There’s an easy way to let Apple steal an entire industry from you. Fool yourself into complacency.
Darkroom is the latest app to move to a subscription model. It affects new users only, and current users won’t lose their premium features they paid for.
For new users, Darkroom will cost $3.99 per month or $19.99 per year. And there is still a one-time purchase option at $49.99. Darkroom hopes that a switch to a subscription business model will increase its revenue and thus expand development of the app.
Subscriptions are annoying, but I don’t blame developers so much as Apple. This is exactly what they wanted because it means more money for them. I don’t Apple will ever add upgrade pricing to the App Store. That doesn’t benefit them. Subscriptions are part of Apple’s new Services business, whether the apps are Apple’s own or not.
We have a deal on the SURGE DUO Dual USB & Dual Surge Charging Station, which features two outlets and two USB ports with a small footprint on your desk. The USB ports have built-in SmartCharge which automatically detects your device and gives out the optimal charging output. The SURGE DUO Dual USB & Dual Surge Charging Station is $18.99 through our deal.
The new Mac Pro is facing delivery delays, according to MacRumors. This is down to the coronavirus outbreak closing Chinese manufacturing plants.
In many European countries, for example, the base model without any customizations is currently estimated for delivery on March 10. While the new Mac Pro is assembled in the United States for orders placed in the Americas, European orders are assembled in China. The new Mac Pro also has a February 24-26 delivery estimate in the United States, despite being assembled in Texas, possibly because some components are still sourced from temporarily-closed suppliers in China.
The EU and Google continue their court battle with a clash over internet power. Furthermore, the internet giant argued that fines against it went too far. Bloomberg News has a rundown of what happened in the Luxembourg courtroom.
As many as seven billion daily searches make the U.S. giant “the front page of the internet,” Nicholas Khan, a lawyer for the European Commission told a panel of judges in the opening session of a three-day hearing at the EU General Court in Luxembourg. “The case is, in a nutshell, about what users are presented with, having made a search,” Khan said. Google search provides “an immensely powerful lever to direct users’ attention to any specific search market where Google might wish to develop a presence. No other internet player is in any remotely comparable position.” The Alphabet Inc. unit earlier on Wednesday argued that the EU went too far with a 2017 EU fine, then a record 2.4 billion euros ($2.6 billion), and an order to change how it shows shopping search results from rivals.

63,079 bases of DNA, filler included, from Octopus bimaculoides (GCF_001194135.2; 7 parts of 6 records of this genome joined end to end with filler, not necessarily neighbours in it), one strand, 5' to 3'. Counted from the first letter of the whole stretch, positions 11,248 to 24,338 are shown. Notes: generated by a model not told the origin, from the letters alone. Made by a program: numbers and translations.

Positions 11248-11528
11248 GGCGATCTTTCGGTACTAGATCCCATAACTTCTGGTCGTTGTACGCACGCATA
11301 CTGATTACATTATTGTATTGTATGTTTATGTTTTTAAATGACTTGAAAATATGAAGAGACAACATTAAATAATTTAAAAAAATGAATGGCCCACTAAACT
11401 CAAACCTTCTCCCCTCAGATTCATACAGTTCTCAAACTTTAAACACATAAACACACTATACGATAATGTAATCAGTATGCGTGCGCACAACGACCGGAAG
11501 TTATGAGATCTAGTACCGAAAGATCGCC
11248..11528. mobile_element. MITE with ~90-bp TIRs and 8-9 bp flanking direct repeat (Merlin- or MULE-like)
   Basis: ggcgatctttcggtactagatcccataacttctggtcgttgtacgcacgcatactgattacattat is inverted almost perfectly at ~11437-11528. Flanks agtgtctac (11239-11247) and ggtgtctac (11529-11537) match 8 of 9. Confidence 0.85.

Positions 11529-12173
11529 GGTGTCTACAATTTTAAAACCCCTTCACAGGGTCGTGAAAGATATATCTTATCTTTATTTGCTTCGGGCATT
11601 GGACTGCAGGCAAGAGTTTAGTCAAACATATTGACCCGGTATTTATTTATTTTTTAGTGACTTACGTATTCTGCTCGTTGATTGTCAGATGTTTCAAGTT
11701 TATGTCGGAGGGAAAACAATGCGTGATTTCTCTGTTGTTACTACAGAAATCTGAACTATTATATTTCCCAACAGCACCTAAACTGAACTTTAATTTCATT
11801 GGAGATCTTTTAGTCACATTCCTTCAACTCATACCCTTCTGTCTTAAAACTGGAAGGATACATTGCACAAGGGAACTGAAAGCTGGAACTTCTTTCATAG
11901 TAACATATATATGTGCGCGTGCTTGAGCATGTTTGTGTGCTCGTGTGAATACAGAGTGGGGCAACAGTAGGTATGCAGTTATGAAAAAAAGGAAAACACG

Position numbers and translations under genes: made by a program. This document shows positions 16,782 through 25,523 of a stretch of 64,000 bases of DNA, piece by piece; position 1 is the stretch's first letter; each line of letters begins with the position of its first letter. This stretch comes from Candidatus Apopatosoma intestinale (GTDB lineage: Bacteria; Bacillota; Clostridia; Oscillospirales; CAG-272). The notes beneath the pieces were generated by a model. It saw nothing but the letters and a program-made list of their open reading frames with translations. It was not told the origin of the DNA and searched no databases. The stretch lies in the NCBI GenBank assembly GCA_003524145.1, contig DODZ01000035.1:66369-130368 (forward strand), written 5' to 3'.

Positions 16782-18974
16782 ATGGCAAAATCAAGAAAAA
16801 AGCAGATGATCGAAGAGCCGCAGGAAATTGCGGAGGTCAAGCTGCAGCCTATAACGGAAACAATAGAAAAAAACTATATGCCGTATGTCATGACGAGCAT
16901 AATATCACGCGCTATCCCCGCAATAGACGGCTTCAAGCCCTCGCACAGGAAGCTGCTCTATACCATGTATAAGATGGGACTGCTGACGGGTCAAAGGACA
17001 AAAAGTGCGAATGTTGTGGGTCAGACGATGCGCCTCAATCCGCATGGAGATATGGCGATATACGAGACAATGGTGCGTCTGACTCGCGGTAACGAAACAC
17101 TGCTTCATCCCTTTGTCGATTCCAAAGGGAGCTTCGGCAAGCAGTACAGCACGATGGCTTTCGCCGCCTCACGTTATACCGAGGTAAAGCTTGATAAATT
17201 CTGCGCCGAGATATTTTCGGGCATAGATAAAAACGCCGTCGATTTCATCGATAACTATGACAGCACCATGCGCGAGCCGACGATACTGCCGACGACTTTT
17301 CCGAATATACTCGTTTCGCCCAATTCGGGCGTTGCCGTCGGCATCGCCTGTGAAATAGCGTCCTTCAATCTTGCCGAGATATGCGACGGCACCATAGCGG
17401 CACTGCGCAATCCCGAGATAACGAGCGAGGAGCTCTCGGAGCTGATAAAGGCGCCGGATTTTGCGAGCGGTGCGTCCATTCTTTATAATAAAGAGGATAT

Foxconn hopes that it can resume up to half of its output by the end of February and be at 80 percent by the end of March.
Investigations are underway to examine Avast’s practice of collecting and selling its users’ browser histories.
Avast, which is based in the Czech Republic, claimed it was stripping away users’ personal details from the collected browser histories as a way to “de-identify” the data, and preserve their customers’ privacy. However, the joint investigation from PCMag and Motherboard found the contrary: The same data can actually be combined with other information to identify the web activities of individual Avast users, including their internet searches. As many as 100 million users had their data collected.
I’m glad there are investigations. As I found out last week, there are likely other companies participating in this data collection practice.
Released for iPad in 2016, Apple is bringing the Swift Playgrounds app to macOS as another platform on which to code.
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The FTC has announced a probe into acquisitions by major tech firms, including Apple, to see if they are anticompetitive.